How to Invest a Large Inheritance

Investing an inheritance is different from investing income from work or sale of a house.  Some individual in your life has made a very generous gift to you in an effort to make your life better.  There is therefore a sacred trust that goes along with the money.

One would therefore like to use the money wisely.  One would like to preserve it such that the money can last.  Ideally the principle would remain and just the interest used to aid with expenses and purchases.  Given a large enough inheritance and prudent management, the money can last and benefit not just the primary beneficiary but heirs for generations to come.  For example, the money could be set up as a trust fund that pays for members of the family to attend college or buy their first homes.  Managed correctly, a substantial inheritance can last generations.  Managed poorly, it will not last out a decade.

If one is fortunate enough to receive such a gift, here are the steps to follow to make the money last:

1.  Never spend principle, only interest.  As long as the principle is never touched the amount will not decrease.  In general one can expect to withdraw about 8% each year without affecting the value of the account.  For example, if one receives $1 Million, one should expect to receive an income of up to $80,000 per year.  This assumes that the account is invested in stocks, which earn an average of 10-15% per year.  After withdrawing 8%, the remaining gain is used to battle the effect of inflation.

Another strategy, if one does not depend on the income, would be to withdraw nothing on years where the return is 10% or less and withdraw the total return minus 5% on years when the return exceeds 10%.  In this way money is only withdrawn when the return on the account is more than enough to make up for the withdrawals.

2.  Diversify.  The secret to preserving wealth is diversification.  By spreading money out into different types of investments, decreases in one type of investment will be offset be increases in another.  A smaller account (less than $500,000) should include stocks in several different sectors of the market including international stocks.   For example, buy index funds that include large caps, small caps, international stocks, bonds, and income producing stocks (think utilities).  Larger accounts should include some real estate as well, either directly or through the ownership of REITs.  One possibility would be to pay cash for a vacation house that is rented out most of the year.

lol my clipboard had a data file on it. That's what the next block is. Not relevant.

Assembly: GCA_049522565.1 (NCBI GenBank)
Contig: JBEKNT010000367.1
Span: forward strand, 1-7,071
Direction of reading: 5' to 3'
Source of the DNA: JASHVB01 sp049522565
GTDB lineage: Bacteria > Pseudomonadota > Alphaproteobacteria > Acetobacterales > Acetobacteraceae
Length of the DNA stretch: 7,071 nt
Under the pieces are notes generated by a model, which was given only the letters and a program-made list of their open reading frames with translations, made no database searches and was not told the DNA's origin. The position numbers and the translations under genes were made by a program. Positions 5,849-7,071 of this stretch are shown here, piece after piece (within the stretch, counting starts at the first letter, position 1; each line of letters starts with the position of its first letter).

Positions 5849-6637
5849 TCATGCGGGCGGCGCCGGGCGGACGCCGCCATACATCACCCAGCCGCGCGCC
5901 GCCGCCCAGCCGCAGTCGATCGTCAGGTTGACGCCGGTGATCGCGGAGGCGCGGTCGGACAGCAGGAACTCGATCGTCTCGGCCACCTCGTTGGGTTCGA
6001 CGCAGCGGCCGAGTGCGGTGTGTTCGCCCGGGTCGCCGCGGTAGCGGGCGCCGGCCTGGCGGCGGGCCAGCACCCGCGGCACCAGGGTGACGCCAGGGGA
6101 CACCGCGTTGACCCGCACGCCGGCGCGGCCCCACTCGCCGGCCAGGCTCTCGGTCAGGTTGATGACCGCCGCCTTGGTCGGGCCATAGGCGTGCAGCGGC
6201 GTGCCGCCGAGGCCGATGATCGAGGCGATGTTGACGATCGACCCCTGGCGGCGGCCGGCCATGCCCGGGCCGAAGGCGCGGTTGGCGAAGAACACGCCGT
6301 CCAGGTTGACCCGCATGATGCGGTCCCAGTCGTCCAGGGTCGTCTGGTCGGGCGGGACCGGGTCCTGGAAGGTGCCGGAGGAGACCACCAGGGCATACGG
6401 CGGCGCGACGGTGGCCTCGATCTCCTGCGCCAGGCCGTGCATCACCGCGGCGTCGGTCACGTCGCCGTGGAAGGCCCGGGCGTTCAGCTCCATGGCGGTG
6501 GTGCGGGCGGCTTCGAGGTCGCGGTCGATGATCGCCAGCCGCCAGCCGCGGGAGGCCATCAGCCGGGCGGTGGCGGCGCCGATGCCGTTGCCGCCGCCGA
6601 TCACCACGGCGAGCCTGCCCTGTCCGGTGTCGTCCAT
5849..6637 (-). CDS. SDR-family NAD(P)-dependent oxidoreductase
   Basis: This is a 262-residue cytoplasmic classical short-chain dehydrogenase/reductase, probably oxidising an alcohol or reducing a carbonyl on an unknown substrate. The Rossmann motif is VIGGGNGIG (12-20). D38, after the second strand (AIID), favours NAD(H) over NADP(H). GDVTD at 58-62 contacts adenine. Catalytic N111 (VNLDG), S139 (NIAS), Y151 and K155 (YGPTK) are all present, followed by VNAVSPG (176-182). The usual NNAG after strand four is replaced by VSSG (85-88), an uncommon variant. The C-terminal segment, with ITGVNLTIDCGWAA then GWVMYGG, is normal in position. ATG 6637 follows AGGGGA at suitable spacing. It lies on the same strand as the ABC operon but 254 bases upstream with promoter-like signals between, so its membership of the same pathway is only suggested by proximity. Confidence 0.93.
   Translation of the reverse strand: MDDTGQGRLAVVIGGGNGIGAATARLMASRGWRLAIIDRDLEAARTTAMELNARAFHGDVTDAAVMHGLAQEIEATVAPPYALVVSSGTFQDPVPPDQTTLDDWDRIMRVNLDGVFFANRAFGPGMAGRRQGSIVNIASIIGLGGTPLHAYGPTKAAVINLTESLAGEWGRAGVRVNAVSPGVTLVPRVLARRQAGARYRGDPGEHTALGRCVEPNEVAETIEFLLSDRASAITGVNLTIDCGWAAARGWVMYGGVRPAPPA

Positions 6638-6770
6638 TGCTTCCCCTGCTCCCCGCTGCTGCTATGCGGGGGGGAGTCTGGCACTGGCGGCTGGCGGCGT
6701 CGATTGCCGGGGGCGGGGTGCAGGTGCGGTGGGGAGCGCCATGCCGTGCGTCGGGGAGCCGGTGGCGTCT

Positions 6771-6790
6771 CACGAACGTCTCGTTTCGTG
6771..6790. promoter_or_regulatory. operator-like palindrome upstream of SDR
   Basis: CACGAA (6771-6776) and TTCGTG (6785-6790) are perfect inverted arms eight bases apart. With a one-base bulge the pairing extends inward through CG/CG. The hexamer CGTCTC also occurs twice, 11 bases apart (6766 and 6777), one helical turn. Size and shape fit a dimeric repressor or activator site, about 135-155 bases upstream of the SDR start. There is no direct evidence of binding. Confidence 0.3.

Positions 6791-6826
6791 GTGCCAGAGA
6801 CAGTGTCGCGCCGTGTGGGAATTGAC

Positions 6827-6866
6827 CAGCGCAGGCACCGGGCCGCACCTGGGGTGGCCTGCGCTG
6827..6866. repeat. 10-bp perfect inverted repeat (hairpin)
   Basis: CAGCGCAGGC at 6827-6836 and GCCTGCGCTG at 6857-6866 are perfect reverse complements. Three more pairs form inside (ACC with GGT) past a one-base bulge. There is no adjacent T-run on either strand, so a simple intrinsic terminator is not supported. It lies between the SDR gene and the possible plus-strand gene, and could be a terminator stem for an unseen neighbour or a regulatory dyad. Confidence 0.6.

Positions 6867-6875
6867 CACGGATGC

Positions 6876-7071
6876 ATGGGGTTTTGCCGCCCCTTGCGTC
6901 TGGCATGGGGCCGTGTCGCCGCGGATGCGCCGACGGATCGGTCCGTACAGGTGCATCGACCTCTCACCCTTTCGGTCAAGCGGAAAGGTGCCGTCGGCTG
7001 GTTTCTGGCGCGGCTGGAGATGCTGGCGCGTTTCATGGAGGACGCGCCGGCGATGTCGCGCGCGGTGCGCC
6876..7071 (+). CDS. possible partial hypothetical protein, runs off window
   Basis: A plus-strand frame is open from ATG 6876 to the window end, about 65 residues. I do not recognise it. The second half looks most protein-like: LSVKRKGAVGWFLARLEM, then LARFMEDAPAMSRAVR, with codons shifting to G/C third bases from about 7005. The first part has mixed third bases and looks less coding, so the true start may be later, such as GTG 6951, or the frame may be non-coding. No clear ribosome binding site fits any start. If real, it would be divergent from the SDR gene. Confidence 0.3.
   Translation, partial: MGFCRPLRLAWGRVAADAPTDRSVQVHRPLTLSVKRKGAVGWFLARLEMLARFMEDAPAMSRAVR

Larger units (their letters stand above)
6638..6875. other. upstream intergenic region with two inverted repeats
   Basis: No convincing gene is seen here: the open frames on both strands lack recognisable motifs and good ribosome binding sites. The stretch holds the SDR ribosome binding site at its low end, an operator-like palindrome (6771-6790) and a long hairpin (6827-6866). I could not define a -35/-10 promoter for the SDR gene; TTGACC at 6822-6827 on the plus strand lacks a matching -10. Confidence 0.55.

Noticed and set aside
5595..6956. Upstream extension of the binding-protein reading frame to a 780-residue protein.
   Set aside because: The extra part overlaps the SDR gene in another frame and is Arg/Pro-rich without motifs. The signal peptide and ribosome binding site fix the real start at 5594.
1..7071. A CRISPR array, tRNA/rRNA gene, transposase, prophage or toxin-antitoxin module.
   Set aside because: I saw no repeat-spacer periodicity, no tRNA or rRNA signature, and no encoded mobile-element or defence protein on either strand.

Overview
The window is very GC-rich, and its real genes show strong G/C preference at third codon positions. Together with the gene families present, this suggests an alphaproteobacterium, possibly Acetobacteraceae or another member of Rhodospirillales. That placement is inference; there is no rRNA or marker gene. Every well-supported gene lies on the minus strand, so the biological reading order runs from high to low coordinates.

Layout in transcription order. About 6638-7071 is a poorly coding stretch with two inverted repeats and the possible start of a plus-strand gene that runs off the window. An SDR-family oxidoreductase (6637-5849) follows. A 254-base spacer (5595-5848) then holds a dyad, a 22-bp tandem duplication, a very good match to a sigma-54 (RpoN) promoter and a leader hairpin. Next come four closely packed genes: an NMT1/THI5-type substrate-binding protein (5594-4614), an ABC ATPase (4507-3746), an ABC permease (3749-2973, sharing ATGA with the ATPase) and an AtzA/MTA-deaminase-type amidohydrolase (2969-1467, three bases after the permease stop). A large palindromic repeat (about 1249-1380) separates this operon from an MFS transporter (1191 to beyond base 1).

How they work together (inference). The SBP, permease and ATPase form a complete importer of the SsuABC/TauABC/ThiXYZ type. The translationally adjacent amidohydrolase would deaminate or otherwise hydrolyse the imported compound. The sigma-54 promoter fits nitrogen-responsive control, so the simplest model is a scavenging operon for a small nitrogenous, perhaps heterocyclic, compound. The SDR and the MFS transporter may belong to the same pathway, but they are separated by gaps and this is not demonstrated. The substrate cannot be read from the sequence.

3.  Invest in ways that beat inflation.  As mentioned in the first step, investment in common stocks and other inflation beating vehicles is needed.  Left in a money market account the funds will wither and decline with time.  Investments in hard assets such as gold will preserve the wealth but will not outpace inflation.  If you are planning to leave your wealth to your descendants five generations down the line with no one to care for the money, gold might be the answer.  Otherwise, stocks and real estate will do better.

With principle preservation, diversification, and investments that beat inflation, that inheritance can last your whole life and for many generations to come.

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Disclaimer: This blog is not meant to give financial planning advice, it gives information on a specific investment strategy and picking stocks. It is not a solicitation to buy or sell stocks or any security. Financial planning advice should be sought from a certified financial planner, which the author is not. All investments involve risk and the reader as urged to consider risks carefully and seek the advice of experts if needed before investing.

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